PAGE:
The symptoms continued: every few weeks Barberry would emit wild howls and drag her nine-pound body across the carpet, as if she had a terrible itch. She was in heat. It was the only explanation, so I pushed the issue at the shelter. It wasn’t until almost a year after Barberry was living with me that they scheduled her for an exploratory surgery to figure out if she still had all of her girl parts… She did. They were promptly removed the week after the major 2010 snowstorm in Pittsburgh.
Making this surgery happen was not an easy feat. First, the decision had to be made whether she was healthy enough to be put under anesthesia. Then, when the snow hit, none of the veterinarians could make it to the shelter for the surgery that had taken weeks to decide to do in the first place. She sat in a cage for two days before I climbed into my Father’s astro van, braced for icy conditions, and went to the shelter to bring her home. I couldn’t bear the thought of sleeping without her for another night. The rescheduled surgery went smoothly, finally.
Barberry had up until this point been considered a Hospice Foster… meaning I would have her forever, or at least until she crossed the rainbow bridge. After her spay surgery I made the decision to adopt her, since in my heart she already belonged to me.
That first year marked the beginning of our time together. Our end began in May 2010 when she was diagnosed with Chronic Renal Failure.
When she was first diagnosed with CRF I had no idea what to expect. How much time did we have left? Weeks? Months? A Year? Every cat is different, and every disease progresses at a different rate. At the beginning of CRF a cat will drink and pee like it is their job – they will pee rivers and they will pee often. Towards the end of CRF a cat will actually stop peeing as often, marking the beginning of the end to the disease.
At the end of August, Barberry stopped using her boxes completely. I had four set out for her, and when she did go (which was seldom), she could not make it to any box.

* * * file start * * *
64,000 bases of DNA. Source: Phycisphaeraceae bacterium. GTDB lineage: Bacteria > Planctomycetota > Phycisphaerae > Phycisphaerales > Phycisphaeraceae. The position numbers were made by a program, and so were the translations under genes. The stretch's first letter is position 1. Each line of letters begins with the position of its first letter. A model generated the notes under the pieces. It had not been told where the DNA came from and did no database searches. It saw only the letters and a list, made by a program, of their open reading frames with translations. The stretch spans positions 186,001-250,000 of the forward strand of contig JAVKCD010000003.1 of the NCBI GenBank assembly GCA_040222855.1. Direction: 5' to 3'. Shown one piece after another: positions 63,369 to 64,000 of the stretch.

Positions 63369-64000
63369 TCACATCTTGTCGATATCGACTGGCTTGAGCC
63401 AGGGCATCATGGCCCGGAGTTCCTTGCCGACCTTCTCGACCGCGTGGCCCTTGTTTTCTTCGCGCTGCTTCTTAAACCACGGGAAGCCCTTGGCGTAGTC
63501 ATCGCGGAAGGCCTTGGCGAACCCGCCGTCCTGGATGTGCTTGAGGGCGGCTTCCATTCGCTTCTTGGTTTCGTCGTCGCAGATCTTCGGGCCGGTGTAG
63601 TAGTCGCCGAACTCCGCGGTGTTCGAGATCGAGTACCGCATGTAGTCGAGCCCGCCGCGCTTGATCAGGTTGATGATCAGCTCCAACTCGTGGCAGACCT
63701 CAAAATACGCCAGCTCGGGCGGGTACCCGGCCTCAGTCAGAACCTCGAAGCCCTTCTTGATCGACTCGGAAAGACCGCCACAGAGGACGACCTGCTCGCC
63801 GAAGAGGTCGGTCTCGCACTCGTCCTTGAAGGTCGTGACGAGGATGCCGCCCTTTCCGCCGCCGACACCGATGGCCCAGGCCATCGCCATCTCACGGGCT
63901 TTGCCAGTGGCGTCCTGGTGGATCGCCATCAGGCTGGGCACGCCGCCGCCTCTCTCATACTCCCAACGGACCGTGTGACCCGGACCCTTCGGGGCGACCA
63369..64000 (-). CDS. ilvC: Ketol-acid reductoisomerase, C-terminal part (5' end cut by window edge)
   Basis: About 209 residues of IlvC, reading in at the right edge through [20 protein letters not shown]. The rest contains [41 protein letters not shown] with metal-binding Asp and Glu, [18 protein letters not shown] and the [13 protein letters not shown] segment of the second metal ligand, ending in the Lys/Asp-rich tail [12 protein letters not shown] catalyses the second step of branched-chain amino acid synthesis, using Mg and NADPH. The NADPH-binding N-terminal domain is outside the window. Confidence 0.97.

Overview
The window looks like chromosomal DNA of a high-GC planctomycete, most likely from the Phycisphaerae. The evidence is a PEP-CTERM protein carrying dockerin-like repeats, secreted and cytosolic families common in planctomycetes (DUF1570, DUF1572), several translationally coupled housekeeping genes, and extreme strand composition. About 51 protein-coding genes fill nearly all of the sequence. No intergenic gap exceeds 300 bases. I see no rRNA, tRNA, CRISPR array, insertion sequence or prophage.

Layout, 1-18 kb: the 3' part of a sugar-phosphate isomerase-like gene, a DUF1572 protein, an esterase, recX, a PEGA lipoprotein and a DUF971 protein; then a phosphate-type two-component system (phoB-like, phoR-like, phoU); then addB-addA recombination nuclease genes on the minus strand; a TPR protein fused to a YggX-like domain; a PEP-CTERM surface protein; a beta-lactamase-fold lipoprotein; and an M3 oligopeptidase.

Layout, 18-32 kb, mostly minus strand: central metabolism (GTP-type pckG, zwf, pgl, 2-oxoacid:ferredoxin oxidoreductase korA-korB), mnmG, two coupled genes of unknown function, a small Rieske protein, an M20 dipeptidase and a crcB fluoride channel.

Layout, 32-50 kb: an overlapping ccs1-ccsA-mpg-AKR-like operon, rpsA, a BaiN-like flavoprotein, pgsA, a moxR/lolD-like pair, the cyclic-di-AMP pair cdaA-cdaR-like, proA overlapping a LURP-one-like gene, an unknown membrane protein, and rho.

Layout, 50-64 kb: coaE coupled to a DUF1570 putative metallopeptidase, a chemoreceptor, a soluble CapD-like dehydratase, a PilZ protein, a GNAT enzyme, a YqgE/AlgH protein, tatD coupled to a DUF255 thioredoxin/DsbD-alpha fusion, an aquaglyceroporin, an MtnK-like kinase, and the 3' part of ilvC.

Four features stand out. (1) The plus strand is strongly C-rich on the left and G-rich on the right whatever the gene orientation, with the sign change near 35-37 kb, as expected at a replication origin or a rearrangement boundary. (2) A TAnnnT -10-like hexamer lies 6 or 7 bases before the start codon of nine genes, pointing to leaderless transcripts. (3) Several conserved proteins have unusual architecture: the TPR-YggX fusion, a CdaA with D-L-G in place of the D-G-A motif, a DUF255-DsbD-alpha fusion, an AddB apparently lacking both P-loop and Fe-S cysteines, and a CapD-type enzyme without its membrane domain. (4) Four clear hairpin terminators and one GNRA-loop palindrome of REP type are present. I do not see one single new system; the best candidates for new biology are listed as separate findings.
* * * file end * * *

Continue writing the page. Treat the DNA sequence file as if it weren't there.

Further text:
When I climbed into bed each night, she had no interest in climbing in also.
She slept in the darkest corner of my closet all day long, occasionally getting up to eat.
There are certain things that every feline should be able to enjoy in life: the sun on its back, pouncing on toys, being fastidious about their litter box… So when Barberry’s disease had progressed to the point that she no longer did any of these things, I had to wonder… At what point in a terminal disease do you say goodbye? Do you wait until the very end when the animal has suffered all that it can? Or do you keep its suffering to a minimum?
My vet told me very simply that Barberry was dying. She was going to get worse every day, and she was going to suffer the whole way down. We could keep doing tests to find additional problems, and we could keep treating her for these things, but in reality: her fluid treatments weren’t working, we knew what all of the tests would say, and in addition, he could feel cancer in her stomach. A close friend said the words that I didn’t want to hear:
“Keeping her alive… It’s not for her, it’s for you.”
I knew what the answer was. I made the decision. Time seemed immeasurable from the moment I knew what I had to do to the moment that it was done. It is basic human nature to wonder after the fact what the right thing to do was:
Did I do it too soon?
Did she know how much I loved her?
Was the timing right?
In the end, there is never a right time to say goodbye and there is never enough time to love. There are numerous “what-ifs” that still go through my head when I think about Barberry, and when I think of how we only had a year and a half together. But the decision was done. I guided my sweet Barberry over that rainbow bridge on September 14, 2010.
I hope that she knows, wherever she is, that I miss her sniffly nose waking me up in the middle of the night.
I hope she knows that the last thing and the best thing I could have done for her was to let her go.
“There is no death. Only a change of worlds.” – Chief Seattle
If you have spare room in your house and heart, consider contacting your local animal shelter about opportunities to foster an animal. Taking an animal out of a shelter, if even for a short period of time, means making room for one more animal at the shelter, and thus – one more life can be saved.